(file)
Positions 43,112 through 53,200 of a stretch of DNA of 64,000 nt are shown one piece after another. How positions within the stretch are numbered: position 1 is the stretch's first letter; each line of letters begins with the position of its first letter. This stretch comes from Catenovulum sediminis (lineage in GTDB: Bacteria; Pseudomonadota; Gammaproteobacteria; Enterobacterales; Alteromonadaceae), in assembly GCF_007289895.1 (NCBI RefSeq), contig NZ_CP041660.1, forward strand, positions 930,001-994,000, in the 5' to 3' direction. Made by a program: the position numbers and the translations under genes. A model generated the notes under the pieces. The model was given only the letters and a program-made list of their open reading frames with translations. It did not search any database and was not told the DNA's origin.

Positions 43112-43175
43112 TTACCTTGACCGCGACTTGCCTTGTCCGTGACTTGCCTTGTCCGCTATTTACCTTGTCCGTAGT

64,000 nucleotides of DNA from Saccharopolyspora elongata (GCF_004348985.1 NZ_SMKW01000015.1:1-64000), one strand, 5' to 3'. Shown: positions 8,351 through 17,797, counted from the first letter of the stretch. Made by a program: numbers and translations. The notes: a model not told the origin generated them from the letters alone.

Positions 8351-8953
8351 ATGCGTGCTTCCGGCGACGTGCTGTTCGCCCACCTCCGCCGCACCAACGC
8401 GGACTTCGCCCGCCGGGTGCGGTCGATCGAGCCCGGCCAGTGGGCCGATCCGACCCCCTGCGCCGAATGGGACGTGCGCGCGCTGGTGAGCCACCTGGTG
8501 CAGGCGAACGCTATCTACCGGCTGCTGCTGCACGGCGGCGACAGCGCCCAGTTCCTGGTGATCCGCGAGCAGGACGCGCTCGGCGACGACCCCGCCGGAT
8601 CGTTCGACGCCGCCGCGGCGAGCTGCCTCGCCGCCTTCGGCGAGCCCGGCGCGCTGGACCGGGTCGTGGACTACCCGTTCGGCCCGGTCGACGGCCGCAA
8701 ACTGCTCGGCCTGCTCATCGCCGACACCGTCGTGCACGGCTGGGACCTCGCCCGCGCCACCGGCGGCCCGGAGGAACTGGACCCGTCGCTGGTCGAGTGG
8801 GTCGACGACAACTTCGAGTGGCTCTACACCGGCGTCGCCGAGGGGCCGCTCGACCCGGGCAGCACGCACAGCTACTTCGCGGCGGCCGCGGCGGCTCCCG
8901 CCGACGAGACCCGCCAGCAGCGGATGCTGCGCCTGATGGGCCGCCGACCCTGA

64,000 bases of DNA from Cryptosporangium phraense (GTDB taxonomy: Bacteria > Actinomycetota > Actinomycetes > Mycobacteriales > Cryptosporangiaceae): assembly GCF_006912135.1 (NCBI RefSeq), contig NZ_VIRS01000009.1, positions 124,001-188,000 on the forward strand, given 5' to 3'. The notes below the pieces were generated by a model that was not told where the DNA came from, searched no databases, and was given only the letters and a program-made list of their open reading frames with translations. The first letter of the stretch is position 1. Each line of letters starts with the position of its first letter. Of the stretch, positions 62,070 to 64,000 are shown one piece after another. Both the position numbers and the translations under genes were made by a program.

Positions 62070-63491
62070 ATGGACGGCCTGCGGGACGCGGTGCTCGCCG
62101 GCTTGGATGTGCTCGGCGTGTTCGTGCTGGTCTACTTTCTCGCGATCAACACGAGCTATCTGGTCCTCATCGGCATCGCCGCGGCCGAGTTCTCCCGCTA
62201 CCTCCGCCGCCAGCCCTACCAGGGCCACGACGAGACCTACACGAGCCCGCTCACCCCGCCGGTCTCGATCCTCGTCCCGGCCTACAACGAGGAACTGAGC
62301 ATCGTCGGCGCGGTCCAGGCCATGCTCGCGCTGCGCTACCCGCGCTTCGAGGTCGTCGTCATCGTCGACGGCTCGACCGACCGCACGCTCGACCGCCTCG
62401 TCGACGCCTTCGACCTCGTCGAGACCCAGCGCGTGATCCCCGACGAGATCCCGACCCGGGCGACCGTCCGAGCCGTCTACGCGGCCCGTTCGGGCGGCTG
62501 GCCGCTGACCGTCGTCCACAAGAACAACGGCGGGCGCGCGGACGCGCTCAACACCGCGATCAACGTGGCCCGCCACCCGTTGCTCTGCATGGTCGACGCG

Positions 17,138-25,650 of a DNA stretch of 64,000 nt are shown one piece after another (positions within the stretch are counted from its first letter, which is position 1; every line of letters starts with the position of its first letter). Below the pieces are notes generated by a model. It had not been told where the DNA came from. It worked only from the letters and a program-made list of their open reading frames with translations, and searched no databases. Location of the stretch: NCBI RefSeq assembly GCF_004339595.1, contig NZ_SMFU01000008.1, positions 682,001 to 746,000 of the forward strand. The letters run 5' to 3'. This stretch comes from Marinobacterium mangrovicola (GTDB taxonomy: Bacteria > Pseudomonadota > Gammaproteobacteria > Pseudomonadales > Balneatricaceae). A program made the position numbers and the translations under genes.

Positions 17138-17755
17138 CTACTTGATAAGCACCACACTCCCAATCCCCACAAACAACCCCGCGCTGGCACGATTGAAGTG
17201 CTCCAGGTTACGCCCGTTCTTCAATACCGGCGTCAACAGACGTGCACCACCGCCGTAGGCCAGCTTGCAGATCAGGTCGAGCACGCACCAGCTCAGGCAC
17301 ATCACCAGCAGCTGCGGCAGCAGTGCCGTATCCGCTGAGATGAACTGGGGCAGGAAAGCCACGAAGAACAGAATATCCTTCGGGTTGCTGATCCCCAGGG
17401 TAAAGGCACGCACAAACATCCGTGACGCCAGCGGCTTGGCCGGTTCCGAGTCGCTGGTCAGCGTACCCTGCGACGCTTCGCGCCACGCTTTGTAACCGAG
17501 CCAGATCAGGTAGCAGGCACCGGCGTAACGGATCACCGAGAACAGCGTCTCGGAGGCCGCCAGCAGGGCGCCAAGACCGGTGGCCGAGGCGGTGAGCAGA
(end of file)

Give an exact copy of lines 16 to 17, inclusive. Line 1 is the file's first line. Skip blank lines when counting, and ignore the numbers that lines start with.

62101 GCTTGGATGTGCTCGGCGTGTTCGTGCTGGTCTACTTTCTCGCGATCAACACGAGCTATCTGGTCCTCATCGGCATCGCCGCGGCCGAGTTCTCCCGCTA
62201 CCTCCGCCGCCAGCCCTACCAGGGCCACGACGAGACCTACACGAGCCCGCTCACCCCGCCGGTCTCGATCCTCGTCCCGGCCTACAACGAGGAACTGAGC